Best Practice: For security, SEO and UX purposes, you’re site should be secured with an SSL certificate.
Both Fianna Fáil and Fine Gael have secured their websites with HTTPS.
A pretty straightforward one here – a draw, a point each.
Fine Gael 3 : 2 Fianna Fáil
Round 2: Content / On Page SEO
Content Optimisation deals with optimising title tags & meta descriptions, headings, content structure, readability, topical focus, etc. When search engines can crawl all your site’s content, that doesn’t mean they know what your content is about. The relevance aspect of SEO looks at the different elements of your content to make sure that search engines can interpret and contextualise it.
Optimising title tags, headers properly structured content and focusing on one core topic per page including the right semantic signals, etc. will ensure that Google and other search engines can understand the focus of your context and index it accordingly.
2.1 Page Titles
Why it’s important: Page titles are a very important SEO factor in that they create value in three specific areas: relevancy, browsing, and in the search engine results pages. When more than one page on a website has the same title tag, it makes it difficult for search engines to correctly categorize and rank each page.
Best Practice: You should optimise title tags to be relevant and tell users and search engines what the main content on the page is. Ensure there are no missing, duplicate, long or short title tags. Google typically displays the first 50–60 characters of a title tag.
Note: Again, due to time constraints, I can’t review the relevance of each page title individually. I’m also ignoring long and short page titles because, in my view, the 50-60 characters more of a guide than a rule. Instead, I’ve focused on missing and duplicate title tags.
At first glance things don’t look brilliant for Fianna Fáil almost 15% of Page Titles considered to be duplicates by crawling tool Screaming Frog – thats 2,526 pages with duplicate titles!
Only 169 genuine duplicate page titles exist on the site – that’s less than 1% of all page titles. Many are due to the double publication of the same news stories e.g.:
As for missing Page Titles, none were identified in my crawl of the site.
As for Fine Gael, well starting off a much lower base of total live URLs (159) due to the fact we crawled the election2020.finegael.ie specific sub-domain.
Of that 159, 6.29% have duplicate page titles.. and none of those URLs with duplicate titles are canonicalised or no-indexed.
Again, no missing Page Titles were identified in my crawl of the site.
I wasn’t expecting this at first glance of both results – but on further investigation, Fianna Fáil come out on top here due to having a lower percentage of indexable duplicate page titles (<1% vs 6.29%)!
Fine Gael 3 : 3 Fianna Fáil
2.2 Meta Descriptions
Why it’s important: Whilst not a ranking factor, meta descriptions are really important in giving search engines extra information about the associated page’s content. Also a well optimised meta description increases likelihood of click through from SERP.
Best practice: You should optimise meta descriptions to encourage click throughs and accurately describe page content. Make sure each page has a unique meta description that is not too long or short. Meta descriptions should be between 400 and 930 pixels (approx 70 and 156 characters).
Again, I’ve focused on missing and duplicate meta descriptions.
Straight off the bat… 93% of pages appear to be missing meta descriptions… this doesn’t look good!
Of the 16,101 flagged by Screaming Frog below, 14,955 were not canonicalised or noindexed, i.e. they are indexable pages without meta descriptions. This is not good.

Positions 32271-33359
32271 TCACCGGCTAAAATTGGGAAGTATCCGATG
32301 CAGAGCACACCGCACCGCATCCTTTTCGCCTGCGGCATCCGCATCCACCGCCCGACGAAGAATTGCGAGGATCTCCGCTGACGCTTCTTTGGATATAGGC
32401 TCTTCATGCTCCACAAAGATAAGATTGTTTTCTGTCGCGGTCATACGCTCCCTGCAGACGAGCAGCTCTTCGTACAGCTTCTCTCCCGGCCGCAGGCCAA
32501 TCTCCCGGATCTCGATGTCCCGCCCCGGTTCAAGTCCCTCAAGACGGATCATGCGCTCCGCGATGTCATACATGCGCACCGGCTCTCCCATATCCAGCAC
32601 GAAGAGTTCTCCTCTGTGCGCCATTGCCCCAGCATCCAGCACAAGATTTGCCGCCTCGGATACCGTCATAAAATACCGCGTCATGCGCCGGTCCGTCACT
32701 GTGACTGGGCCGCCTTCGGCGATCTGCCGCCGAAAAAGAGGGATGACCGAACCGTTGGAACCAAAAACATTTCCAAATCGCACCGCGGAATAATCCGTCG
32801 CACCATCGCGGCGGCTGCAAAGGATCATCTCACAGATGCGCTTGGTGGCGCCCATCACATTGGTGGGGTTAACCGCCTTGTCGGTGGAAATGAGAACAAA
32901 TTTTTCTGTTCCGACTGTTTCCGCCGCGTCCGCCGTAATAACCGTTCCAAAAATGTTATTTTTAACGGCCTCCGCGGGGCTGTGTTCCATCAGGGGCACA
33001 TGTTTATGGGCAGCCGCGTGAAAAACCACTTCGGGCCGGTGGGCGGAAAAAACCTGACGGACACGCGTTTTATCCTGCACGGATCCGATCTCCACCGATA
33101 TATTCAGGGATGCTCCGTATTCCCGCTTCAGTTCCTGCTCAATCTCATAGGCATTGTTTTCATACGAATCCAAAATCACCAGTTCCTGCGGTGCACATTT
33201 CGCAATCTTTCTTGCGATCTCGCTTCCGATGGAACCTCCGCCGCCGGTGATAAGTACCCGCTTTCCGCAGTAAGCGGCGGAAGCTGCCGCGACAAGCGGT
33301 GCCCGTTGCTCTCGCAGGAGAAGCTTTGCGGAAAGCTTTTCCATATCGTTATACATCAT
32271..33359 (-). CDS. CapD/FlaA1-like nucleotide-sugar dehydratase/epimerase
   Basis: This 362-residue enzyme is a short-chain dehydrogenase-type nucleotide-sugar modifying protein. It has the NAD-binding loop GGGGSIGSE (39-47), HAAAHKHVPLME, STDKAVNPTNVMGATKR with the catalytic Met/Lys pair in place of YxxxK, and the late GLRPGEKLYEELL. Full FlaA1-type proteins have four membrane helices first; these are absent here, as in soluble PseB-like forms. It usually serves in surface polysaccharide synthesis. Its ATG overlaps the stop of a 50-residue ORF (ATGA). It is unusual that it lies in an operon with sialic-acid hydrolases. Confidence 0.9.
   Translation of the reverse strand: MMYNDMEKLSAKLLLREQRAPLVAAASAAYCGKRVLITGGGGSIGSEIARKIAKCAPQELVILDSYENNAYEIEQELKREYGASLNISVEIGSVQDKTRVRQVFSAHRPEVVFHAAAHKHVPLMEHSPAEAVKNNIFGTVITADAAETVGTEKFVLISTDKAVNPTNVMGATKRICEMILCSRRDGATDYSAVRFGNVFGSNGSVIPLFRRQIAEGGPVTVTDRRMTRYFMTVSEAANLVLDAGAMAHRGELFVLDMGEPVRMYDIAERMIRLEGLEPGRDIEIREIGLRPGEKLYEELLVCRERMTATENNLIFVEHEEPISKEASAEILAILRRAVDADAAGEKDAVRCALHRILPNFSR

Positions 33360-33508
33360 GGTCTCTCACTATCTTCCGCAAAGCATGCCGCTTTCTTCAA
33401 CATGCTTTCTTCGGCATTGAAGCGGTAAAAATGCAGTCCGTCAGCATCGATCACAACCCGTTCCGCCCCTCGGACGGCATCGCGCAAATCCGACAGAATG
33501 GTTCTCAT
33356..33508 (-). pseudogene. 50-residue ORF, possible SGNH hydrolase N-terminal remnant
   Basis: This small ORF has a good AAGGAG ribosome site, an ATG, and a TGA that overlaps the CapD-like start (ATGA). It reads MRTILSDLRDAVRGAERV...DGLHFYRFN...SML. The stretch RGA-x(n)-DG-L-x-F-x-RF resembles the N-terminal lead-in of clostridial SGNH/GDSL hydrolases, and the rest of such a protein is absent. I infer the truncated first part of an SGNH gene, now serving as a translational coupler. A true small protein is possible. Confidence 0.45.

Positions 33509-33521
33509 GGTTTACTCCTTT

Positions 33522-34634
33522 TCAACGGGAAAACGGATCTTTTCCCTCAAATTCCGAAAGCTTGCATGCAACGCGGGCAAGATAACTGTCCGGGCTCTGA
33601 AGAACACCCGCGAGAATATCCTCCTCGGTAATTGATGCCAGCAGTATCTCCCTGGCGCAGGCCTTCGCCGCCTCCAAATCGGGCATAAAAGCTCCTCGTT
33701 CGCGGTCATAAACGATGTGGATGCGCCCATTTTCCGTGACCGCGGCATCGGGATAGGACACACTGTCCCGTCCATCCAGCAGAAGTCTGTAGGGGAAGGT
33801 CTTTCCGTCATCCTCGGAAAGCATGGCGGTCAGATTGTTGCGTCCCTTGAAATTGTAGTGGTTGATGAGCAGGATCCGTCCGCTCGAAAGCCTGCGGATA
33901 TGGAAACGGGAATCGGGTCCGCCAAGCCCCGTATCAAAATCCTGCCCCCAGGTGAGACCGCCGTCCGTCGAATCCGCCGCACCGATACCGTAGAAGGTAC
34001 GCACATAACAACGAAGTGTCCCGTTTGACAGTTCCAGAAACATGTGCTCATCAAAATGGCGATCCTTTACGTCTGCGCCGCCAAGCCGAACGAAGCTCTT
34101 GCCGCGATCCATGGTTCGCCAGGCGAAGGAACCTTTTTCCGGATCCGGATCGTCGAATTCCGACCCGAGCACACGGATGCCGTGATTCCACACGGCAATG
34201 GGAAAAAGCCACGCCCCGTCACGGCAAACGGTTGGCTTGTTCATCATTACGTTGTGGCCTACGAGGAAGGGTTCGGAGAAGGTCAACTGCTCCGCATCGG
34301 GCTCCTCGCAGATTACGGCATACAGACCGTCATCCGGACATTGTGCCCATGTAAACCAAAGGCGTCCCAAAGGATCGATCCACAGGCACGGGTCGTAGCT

Note: Not setting a meta description is by no means the worst thing in the SEO world – if you do fail to set a meta description, Google will dynamically pull whatever it considers the most relevant snippet of content from your page automatically and use that. However, since meta descriptions influence user click-through rates, it’s best to take the time to optimize them to encourage users to click through to your page from the SERP.
As for duplicates, 1,213 duplicate meta descriptions looks bad at first glance but, again, all of these are canonicalised versions of a paginated page – so not a problem for search engines.
Again, we’re starting off a much lower base of 159 URLs here due to the fact we crawled the election2020.finegael.ie specific sub-domain.
1 of those is flagged as having a missing meta description but that page is noindexed, so there’s no problem there.
As for duplicate descriptions, of the 37 flagged by Screaming Frog, all are indexable – not good.
I can’t bring myself to give a point to either party here – both performed pretty awful. So still…
Fine Gael 3 : 3 Fianna Fáil
Round 3: Authority / Link Profile
Authority is achieved through links and citations which indicate to search engines that your website is a trusted source. Great content alone is not enough to rank well in search results. You need to be seen as a trusted source, which is where the authority aspect comes in. With sufficient links from other trusted websites, your site will be seen as trustworthy as well and search engines will rank your content higher in search results for relevant queries.
There’s no way to know exactly how trustworthy Google considers your website. Many different tools attempt to approximate it in different ways. To decide the winner of this round, I’ll be using MOZ Open Site Explorer’s Domain Authority metric.
Domain Authority is a combination of other link metrics — linking root domains, number of total links, MozRank, MozTrust, etc. — into a single DA score. This score can then be used when comparing one site to another or tracking the “ranking strength” of a website over time.
As you can see from the chart, Fine Gael wins here by the narrowest of margins – 55 to 54. Overall the www.finegael.ie website has 266,733 inbound links vs 64,192 for www.fiannafail.ie. 133,418 of those are “followed” meaning that they have not been forced not to pass SEO value to the domain via a “no-follow” attribute.
So the final score… Fine Gael 4 : 3 Fianna Fáil
But What Does All This Mean??
In terms of who you should vote for? Absolutely nothing. (Try here for help with that)
But, I hope this has given you an overview of some of the most important aspects of a website when it comes to SEO. If you want to read more about the principles of SEO, try this blog post.
If you’d like help with your own SEO efforts, get in touch!